"I was afraid for a moment he'd finally lost it," my brother told me later.
"I was caught off guard too." My sister's husband expressed a similar sentiment.
The newspaper in those days was a lifeline for us in the country. Each day we anticipated its arrival. I would sit at my father's bedside and read it through. When there wasn't time, I'd quietly carry it to my room and scan each article. The image of General Nogi in uniform, with his wife beside him in courtly dress, stuck in my mind for a long while.
The winds of sorrow carried to the farthest corners of the countryside, rustling our sleepy woods and fields. In the midst of this, a telegram from Sensei arrived unexpectedly. In a place like this, where dogs bark at a man in Western dress, the arrival of a telegram was always a big event. My mother, who had been the one to receive it, called me away from the others with an air of due gravity.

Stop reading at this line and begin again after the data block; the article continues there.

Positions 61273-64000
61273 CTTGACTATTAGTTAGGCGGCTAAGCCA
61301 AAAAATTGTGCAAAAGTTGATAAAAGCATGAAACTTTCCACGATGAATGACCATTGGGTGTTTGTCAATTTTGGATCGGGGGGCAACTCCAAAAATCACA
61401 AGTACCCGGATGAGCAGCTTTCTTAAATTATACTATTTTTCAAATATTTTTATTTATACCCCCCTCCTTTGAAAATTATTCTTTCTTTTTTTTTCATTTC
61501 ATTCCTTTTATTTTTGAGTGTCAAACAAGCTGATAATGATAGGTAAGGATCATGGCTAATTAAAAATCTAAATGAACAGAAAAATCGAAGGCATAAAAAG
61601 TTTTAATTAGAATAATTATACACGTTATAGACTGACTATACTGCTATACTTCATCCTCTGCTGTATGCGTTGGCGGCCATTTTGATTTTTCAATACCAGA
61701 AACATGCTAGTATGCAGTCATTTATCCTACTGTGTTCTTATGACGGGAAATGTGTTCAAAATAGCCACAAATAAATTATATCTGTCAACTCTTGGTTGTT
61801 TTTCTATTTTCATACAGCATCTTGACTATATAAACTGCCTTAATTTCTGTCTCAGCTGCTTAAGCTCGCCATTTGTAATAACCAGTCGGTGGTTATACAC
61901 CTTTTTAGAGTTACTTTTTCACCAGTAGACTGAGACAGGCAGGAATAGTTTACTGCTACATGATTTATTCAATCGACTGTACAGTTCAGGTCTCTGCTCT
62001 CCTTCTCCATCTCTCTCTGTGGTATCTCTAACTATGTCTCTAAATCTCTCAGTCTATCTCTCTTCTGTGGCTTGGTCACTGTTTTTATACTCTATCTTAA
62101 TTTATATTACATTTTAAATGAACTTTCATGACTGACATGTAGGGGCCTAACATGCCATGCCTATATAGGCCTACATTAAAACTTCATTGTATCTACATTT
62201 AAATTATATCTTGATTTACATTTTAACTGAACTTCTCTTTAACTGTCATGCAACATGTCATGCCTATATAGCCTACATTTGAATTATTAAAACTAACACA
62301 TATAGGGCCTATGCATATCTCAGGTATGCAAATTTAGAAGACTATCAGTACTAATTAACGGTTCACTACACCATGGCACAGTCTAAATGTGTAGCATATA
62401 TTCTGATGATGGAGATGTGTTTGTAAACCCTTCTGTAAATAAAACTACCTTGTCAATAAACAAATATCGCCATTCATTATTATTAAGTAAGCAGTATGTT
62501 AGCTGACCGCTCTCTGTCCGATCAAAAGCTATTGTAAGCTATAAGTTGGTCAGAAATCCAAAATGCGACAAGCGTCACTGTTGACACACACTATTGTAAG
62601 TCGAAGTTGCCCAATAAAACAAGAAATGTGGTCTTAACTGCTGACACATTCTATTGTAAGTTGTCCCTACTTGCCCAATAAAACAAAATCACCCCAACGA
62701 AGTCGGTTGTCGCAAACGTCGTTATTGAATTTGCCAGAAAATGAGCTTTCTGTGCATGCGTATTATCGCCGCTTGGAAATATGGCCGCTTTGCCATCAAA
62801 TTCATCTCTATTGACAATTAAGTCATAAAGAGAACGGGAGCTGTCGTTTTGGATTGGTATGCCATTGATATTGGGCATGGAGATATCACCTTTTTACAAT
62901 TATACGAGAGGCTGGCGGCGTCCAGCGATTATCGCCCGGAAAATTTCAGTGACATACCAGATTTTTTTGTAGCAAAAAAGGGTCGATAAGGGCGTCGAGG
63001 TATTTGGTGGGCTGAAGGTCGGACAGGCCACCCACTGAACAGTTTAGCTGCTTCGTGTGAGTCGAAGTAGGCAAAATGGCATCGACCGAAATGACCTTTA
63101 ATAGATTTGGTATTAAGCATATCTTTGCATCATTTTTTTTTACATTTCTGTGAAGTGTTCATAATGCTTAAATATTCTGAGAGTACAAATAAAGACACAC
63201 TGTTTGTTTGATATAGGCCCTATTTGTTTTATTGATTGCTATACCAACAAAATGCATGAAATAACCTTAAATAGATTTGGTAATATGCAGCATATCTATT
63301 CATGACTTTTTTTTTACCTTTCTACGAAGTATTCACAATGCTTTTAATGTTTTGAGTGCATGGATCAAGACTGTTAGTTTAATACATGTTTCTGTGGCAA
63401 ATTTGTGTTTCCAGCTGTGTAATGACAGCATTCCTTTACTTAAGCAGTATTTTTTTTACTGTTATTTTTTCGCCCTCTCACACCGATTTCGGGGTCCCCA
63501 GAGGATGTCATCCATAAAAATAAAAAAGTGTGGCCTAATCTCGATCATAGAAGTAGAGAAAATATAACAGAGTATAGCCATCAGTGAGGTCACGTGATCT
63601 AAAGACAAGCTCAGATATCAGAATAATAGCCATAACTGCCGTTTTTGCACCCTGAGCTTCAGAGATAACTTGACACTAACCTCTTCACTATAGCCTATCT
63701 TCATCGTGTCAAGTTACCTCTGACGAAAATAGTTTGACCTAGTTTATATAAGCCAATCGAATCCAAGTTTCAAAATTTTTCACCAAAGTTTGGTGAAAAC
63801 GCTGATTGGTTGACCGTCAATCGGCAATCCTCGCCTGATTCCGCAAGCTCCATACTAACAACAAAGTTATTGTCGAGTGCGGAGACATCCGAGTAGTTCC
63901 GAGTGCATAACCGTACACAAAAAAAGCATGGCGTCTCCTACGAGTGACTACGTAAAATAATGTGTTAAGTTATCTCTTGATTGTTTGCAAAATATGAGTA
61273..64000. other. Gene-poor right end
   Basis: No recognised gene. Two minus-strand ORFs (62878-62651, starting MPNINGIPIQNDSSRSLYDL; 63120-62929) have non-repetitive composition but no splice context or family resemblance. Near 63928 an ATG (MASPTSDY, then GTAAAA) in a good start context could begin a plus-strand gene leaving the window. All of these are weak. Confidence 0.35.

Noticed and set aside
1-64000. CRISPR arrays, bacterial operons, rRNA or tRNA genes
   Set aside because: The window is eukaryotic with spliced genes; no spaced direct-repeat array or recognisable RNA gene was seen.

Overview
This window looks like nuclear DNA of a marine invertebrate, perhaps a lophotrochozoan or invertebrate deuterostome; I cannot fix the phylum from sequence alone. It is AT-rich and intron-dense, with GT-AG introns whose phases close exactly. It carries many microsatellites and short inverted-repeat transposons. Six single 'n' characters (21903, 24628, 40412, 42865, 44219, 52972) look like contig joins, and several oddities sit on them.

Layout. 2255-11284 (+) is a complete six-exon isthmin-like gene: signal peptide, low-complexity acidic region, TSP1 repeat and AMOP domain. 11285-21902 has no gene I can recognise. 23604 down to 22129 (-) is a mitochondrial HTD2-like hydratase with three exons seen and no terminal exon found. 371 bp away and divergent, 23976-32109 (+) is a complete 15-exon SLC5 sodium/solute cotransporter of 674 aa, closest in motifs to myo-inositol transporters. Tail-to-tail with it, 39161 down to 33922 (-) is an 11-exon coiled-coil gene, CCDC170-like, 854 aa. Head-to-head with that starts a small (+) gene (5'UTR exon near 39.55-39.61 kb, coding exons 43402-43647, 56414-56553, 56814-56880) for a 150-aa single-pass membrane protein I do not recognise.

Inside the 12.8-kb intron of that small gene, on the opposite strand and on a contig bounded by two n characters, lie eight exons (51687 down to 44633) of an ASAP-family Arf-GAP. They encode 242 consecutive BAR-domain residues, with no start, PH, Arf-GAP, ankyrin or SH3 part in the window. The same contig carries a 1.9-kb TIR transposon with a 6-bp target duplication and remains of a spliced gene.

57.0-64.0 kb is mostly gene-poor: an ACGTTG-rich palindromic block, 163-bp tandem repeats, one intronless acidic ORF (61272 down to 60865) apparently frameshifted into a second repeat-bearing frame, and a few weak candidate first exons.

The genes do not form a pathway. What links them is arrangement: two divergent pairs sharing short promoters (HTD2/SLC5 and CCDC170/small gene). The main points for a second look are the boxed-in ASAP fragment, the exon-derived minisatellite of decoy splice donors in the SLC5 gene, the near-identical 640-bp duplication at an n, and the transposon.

"What is it?" She waited at my side while I broke the seal.
It stated simply that Sensei wanted to see me and asked if I could come. I was unsure what this meant.
"It must be about your request for a position," my mother surmised.
I thought she might be right. At the same time, there was also something odd about it. At any rate, I was in no position, having summoned my brother and my sister's husband, to abandon my ill father and head off to Tōkyō. On consulting my mother, I wired back that I couldn't come. I added a few words to the effect that my father's illness was nearing a critical juncture. Unsatisfied to leave it at this, I followed up that same day by posting a detailed letter explaining our circumstances.
My mother, fully convinced it was about my requested position, consoled me with a disappointed look. "I'm afraid it's just come at a bad time. What can we do?"